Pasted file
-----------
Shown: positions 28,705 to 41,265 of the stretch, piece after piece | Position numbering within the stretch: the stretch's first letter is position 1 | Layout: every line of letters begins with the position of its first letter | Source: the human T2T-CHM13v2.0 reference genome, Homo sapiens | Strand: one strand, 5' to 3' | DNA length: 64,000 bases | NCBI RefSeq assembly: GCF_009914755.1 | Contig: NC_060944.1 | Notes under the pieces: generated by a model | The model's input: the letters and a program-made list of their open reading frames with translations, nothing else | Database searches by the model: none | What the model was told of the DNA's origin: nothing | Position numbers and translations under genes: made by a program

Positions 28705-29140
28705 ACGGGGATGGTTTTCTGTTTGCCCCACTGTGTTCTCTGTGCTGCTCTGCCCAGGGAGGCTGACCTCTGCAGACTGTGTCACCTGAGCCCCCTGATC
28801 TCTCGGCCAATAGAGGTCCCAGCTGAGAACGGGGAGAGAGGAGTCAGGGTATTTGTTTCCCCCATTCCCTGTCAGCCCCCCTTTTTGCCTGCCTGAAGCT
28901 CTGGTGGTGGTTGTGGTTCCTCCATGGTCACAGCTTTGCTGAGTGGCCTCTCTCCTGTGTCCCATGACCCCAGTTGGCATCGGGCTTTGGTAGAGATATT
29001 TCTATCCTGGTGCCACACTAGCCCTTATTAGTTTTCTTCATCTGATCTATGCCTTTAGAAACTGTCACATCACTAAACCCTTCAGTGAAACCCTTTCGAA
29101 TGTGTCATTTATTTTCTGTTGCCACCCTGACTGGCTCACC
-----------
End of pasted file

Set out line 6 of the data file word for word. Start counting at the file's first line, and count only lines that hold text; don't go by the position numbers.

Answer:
29001 TCTATCCTGGTGCCACACTAGCCCTTATTAGTTTTCTTCATCTGATCTATGCCTTTAGAAACTGTCACATCACTAAACCCTTCAGTGAAACCCTTTCGAA